Is this Oil Stock a Bargain Right Now?
Patrick is a member of The Motley Fool Blog Network -- entries represent the personal opinion of the blogger and are not formally edited.
In April of 2010 BP’s stock (NYSE: BP) took a drastic turn downward - the public was outraged - and for good reason. The Deepwater Horizion Oil Rig had an explosion which caused oil to flow continuously from the sea-floor gusher for 3 months. The company went from $60 the day before the explosion to $27 in mid June three months later. In a month it will have been two years since the explosion and I think that the cloud of doubt that was surrounding the company is beginning to fade away, yet that hasn’t been reflected in the stock price. The fundamentals of the company itself were not changed by the disaster except through the effect of currently ending lawsuits and a loss of reputation. Thus we could have a bit of a bargain situation on our hands. Let’s dive deeper into this to see how the company is doing in some other areas.
If you didn’t know, BP is one of the world's largest petroleum and petrochemicals groups. Their main activities include exploration and production of crude oil and natural gas; refining, marketing, supply and transportation; and manufacturing and marketing of petrochemicals. They also have growing activities in gas and power and in solar power generation.
As far as the statistics the analysts all go to, the P/E ratio is 5.5 compared to an industry average of over 11. The company’s earnings per share ($2 per quarter) are above where they were before the oil spill - yet the stock that was $60 is only $44. The dividend yield is $1.92 which on that price is 4%. And net income is at the highest point since June 2008. Compare these numbers to Exxon (NYSE: XOM) which has double the P/E, nearly identical EPS, and half the dividend yield. Or consider Chevron (NYSE: CVX) which has a P/E of 8 and EPS of 3.5 per share on a $100 stock. Earnings per dollar of share price are $.035 for CVX, $.024 for XOM and $.041 for BP.
I don’t like to predict, but if I did then I would say that BP could go up 20%-30% in the next year or so as the rest of the market begins to jump back on the stock. One final stat that I want to share is institutional ownership. It is one that I find very revealing in this circumstance. BP has 12%, XOM is at 50%, CVX has 65%, and Marathon Oil Company (NYSE: MRO) is at 83%. Marathon comes out poorly on the above mentioned statistics as well such as a P/E of 13 even though it - just like BP - had a huge drop in its recent history. That BP has only 12% shows that a lot of Wall Street is staying away from the company and as they begin to drift back in it could really boost the stock.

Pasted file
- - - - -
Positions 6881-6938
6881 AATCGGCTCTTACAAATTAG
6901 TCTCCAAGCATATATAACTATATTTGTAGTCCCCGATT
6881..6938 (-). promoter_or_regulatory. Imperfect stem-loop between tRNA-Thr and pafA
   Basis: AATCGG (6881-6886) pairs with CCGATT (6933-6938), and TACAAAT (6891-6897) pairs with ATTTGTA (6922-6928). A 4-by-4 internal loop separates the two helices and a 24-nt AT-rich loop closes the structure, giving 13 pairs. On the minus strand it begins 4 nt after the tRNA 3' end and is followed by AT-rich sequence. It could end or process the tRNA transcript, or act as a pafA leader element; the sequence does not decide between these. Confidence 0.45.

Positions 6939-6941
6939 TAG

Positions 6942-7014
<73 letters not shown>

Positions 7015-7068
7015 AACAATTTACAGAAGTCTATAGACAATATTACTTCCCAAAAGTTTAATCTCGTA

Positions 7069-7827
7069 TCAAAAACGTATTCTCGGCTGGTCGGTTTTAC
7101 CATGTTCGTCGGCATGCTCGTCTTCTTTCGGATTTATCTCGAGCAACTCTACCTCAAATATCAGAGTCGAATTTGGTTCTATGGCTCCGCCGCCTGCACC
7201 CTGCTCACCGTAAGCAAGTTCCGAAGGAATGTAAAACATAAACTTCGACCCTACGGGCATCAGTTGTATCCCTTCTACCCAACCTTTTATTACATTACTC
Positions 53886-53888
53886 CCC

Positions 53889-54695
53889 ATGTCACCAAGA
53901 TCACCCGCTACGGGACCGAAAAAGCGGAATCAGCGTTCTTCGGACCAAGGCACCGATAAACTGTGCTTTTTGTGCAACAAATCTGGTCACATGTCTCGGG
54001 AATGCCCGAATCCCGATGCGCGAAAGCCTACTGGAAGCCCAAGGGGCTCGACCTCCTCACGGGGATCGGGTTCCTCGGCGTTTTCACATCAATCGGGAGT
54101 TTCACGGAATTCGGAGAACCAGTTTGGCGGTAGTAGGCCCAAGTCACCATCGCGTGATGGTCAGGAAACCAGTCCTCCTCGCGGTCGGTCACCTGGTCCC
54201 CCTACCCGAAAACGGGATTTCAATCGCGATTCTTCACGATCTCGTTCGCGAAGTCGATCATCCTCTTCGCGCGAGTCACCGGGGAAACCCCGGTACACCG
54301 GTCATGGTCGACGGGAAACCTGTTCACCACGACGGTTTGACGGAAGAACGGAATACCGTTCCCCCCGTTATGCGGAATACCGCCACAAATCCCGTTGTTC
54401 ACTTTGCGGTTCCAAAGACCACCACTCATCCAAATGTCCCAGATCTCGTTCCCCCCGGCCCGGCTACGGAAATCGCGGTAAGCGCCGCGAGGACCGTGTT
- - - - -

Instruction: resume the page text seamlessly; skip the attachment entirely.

The financials are not extraordinarily persuasive, but the dividend yield, P/E ratio, EPS level, and relative institutional ownership are quietly but incessantly whispering to me, “buy, buy, buy.” Statistics aside I think that this company is undervalued and I believe it is mainly due to the oil spill and as that slips further into the depths of the public’s memory I believe the stock price will rise faster than the rest of the industry. People are bored with the stock right now and I think that makes it a great time to get in.
I haven’t covered many of the downsides but I will summarize them here. My main fear is that the public won’t realize it is undervalued for a long time and thus my investment could just sit there not doing much, but I won’t complain about the 4% dividend. Another risk is that gas prices will go down which could hurt earnings in the short term but hey I won’t complain about lower gas prices either. A third and likely risk is that this will leave a bit of an oil smudge on your otherwise clean portfolio which is a completely understandable fear, but one whose complications I won’t deal with here. Let me know what you think about the other possible shortcomings in the comment section.
Going by Peter Lynch’s categories this isn’t quite a turnaround, but it could likely be an undervalued stalwart with some decent room for appreciation. I wouldn’t allocate my whole portfolio here but putting some funds in without any terribly apparent risk and solid potential seems like a reasonable move. I haven’t made the move yet myself but I’ll be mulling it over for the next week or so and I’m leaning towards going in right now.
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